But the widespread use of satellites on the battlefield is allowing for increasingly connected combat on wider and deeper ground. "In the future, we will need satellites and men equipped with ammunition, but also with smartphones," an Army colonel says.

At this stage, the war in Ukraine is more than enough to justify the project defended by the European Commissioner Thierry Breton to provide the EU with its own sovereign constellation. No European country can afford such a space infrastructure by itself. The entry ticket was evaluated by the European Commission of at least six billion euros for a constellation of some 300 satellites dispatched on different orbits.

“Europe is already very late, everyday counts, we must hurry,” Schoellhorn says. “Starlink and its first generation of satellites are some sort of prototype. Now we need to develop our own infrastructure, the most efficient we can, with inter-satellite links to ensure our sovereignty.”

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How WeChat Is Helping Bhutan's Disappearing Languages Find A New Voice

Phd candidate Tashi Dema, from the University of New England, discusses how social media apps, particularly WeChat, are helping to preserve local Bhutanese languages without a written alphabet. Dema argues that preservation of these languages has far-reaching benefits for the small Himalayan country's rich culture and tradition.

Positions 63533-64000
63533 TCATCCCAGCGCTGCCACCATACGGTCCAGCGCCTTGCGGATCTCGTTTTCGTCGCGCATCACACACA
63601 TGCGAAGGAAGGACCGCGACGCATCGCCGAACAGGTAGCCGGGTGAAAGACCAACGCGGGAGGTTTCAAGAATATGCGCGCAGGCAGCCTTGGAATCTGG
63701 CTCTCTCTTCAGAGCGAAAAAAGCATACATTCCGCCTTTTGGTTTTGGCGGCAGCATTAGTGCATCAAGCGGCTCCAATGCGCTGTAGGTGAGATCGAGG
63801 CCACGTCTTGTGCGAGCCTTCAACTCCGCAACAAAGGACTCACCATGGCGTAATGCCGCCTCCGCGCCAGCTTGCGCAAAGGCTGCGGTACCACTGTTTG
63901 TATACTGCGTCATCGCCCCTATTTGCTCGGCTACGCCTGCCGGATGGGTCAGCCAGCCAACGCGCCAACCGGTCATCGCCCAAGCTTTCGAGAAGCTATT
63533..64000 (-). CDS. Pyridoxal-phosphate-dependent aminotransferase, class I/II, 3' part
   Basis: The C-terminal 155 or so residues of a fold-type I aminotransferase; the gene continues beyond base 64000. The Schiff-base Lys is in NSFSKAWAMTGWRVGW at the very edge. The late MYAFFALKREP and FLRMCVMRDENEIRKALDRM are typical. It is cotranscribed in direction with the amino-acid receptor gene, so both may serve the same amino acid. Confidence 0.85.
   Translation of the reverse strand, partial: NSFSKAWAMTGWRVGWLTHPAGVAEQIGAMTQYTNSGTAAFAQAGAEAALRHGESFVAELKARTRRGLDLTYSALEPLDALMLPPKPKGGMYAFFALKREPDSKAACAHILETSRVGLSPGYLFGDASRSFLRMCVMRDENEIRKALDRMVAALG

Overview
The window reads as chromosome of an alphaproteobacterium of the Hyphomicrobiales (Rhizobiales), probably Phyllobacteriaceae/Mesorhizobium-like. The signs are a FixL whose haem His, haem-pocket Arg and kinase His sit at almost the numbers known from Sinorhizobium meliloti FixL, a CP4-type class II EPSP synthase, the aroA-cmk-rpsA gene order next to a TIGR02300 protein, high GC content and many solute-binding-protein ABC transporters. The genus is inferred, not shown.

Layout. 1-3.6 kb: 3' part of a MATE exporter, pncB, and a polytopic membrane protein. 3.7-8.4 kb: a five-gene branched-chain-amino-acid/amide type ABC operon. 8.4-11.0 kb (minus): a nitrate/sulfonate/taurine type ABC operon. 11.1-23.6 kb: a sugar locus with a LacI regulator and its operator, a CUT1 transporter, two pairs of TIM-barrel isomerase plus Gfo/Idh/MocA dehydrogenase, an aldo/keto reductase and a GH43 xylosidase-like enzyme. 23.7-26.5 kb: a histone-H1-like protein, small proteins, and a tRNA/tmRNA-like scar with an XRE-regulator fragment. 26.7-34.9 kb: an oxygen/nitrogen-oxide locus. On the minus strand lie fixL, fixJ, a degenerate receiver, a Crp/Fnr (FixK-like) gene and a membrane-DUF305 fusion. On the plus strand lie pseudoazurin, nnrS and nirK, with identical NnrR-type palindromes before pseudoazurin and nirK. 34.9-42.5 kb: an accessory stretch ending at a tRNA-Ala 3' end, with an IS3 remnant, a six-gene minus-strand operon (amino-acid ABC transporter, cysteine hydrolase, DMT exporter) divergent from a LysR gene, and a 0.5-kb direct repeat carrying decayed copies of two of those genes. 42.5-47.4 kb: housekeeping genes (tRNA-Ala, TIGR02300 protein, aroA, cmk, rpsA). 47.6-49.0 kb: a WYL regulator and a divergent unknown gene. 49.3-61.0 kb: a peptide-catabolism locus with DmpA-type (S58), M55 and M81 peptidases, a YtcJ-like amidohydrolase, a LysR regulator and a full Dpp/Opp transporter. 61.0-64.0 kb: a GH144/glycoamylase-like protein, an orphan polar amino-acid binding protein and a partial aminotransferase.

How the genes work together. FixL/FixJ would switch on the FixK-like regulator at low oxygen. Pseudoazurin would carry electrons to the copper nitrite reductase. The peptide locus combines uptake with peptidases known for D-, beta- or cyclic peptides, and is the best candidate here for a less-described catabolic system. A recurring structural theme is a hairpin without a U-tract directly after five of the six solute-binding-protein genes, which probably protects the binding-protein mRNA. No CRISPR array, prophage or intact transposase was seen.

A monk in red performing while a sillouhet of a monk is being illuminated by their phone.

Monk performing while a sillouheted monk is on their phone

Source: Caterina Sanders/Unsplash
Tashi Dema

THIMPHU — Dechen, 40, grew up in Thimphu, the capital city of Bhutan. Her native language was Mangdip, also known as Nyenkha, as her parents are originally from central Bhutan. She went to schools in the city, where the curriculum was predominantly taught in Dzongkha, the national language, and English.

In Dechen’s house, everyone spoke Dzongkha. She only spoke her mother tongue when she had guests from her village, who could not understand Dzongkha and during her occasional visits to her village nestled in the mountains. Her mother tongue knowledge was limited.

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However, things have now changed.

With 90% of Bhutanese people using social media and social media penetrating all remotes areas in Bhutan, Dechen’s relatives in remote villages are connected on WeChat.